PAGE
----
A large part of my job as a first-person historical interpreter is to give voice to those who can no longer speak for themselves. I try to never lose sight of the awesome responsibility that has been entrusted to me. I represent my character, but I also have the opportunity, through that character, to represent all the women and men who have passed through Barkerville over the years.
Historical interpreters tend to keep a mental inventory of the daily questions we are asked. We might remember certain questions because they are asked so often (questions like: “How do you sit in that hoop skirt?” and “Are you hot in that costume?” or “Where is the jail?” etc.) Other queries stand out because they are unique to the given situation and enrich our existing bodies of knowledge by forcing us to piece together shards of what we have already learned into a reasonable hypothesis (questions like: “Why was gold so valued?” and “Were the first women on the creek close to one another?” or “Why did Billy Barker sell out his shares so soon?” etc.)
Then there are the questions that we both love and dread, depending on how they are asked.
I blame Hollywood for the unfortunate and sadly prevalent notion that there were only two kinds of women in any given gold rush. The first was someone’s diligent wife; she shows up occasionally. The second was the prostitute; according to the movies she made up about 99% of the female population, and she had a heart of gold.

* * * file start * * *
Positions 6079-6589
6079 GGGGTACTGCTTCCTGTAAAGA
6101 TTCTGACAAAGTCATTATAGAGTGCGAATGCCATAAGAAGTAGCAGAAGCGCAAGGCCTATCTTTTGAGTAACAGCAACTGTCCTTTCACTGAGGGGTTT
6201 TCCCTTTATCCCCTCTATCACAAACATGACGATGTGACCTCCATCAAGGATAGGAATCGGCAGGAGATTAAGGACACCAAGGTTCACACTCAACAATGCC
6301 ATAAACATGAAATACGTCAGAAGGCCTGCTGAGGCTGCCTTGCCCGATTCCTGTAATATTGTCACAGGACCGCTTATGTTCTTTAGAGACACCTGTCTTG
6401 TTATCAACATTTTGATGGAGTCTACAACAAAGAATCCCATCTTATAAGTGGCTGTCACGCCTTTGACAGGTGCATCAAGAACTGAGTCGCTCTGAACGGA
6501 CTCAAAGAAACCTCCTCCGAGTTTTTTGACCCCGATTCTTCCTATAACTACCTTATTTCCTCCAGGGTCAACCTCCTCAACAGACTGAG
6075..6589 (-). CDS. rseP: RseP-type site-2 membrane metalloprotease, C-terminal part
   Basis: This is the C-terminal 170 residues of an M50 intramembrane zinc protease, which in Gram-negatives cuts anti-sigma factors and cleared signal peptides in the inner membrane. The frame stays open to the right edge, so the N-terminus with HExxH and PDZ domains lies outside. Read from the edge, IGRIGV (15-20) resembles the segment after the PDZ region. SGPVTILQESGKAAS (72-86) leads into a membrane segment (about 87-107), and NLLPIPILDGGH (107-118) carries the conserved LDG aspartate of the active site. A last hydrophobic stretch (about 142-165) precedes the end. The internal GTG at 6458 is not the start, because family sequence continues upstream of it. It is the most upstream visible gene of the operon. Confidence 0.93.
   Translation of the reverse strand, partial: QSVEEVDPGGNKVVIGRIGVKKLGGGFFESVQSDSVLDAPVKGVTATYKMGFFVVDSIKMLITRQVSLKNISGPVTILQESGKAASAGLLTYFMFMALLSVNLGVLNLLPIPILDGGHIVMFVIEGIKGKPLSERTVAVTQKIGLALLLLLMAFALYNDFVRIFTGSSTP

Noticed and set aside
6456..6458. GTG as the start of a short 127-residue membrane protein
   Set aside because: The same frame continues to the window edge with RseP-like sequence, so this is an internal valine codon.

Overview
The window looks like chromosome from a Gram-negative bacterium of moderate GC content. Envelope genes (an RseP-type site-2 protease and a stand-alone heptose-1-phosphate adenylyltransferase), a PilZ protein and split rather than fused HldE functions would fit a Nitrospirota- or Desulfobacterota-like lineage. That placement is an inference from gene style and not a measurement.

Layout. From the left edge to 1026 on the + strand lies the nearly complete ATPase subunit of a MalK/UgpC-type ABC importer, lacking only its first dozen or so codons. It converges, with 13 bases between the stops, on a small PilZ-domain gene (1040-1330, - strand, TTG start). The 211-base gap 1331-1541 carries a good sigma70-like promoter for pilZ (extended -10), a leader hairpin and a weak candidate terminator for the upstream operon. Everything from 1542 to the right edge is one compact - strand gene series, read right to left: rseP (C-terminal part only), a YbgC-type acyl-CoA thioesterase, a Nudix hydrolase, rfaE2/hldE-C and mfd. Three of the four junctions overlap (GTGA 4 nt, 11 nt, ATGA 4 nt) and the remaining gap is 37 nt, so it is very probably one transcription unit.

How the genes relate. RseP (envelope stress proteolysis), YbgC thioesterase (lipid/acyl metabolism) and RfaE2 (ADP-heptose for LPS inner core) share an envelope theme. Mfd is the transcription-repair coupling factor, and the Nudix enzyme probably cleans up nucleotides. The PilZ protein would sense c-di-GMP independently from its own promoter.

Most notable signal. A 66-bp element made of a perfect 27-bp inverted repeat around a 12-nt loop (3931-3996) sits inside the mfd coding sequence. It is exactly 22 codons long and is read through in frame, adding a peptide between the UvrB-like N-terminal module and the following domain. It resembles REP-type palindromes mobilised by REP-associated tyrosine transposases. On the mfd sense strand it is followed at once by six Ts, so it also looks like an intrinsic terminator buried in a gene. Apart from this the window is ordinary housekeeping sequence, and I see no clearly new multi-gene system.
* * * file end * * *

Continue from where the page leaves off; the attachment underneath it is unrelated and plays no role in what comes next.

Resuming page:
The character I play in Barkerville, Miss Florence Wilson, came from an upper-middle-class background in England. She was a published author, and had travelled to Russia before making her way to Vancouver Island aboard the first so-called “bride-ship,” the Tynemouth. Once she arrived in Barkerville Florence became the first librarian in British Columbia’s colonial history, a driving force behind the creation of the Theatre Royal, an investor in at least two mining properties, and a well-regarded saloon keeper. I consider it an honour to interpret Miss Wilson’s life. She was an entrepreneur at a time when that was nearly unheard for women in western society. She made a significant mark on the historical record of the Cariboo Gold Rush, when most women were not even mentioned by name in the archives and newspapers.
When I play Florence I wear modest dress and speak with an upper class British dialect, and yet, nearly every day in Barkerville I am asked if I am a prostitute or a brothel keeper. This happens even after I have explained Miss Wilson’s important contributions to the development of the Province. It is, honestly, the most tedious and disheartening of inquiries.
I wouldn’t really mind the question if it was asked in a respectful way, but it rarely is. It is mostly asked by older men who seem to find some hilarity in being bold enough to broach the subject. “Are you one of ‘those’ women?” they always ask, or “When you say you are a ‘librarian’ is that a euphemism?” My interrogators often assume they are being clever (the words “Didn’t I see you coming out of the Sporting House just now?” are usually followed by raucous, self-congratulatory laughter). I’ve even had groups of men descend, mischievous grins on faces, and say things like: “Hey, where’s the brothel?”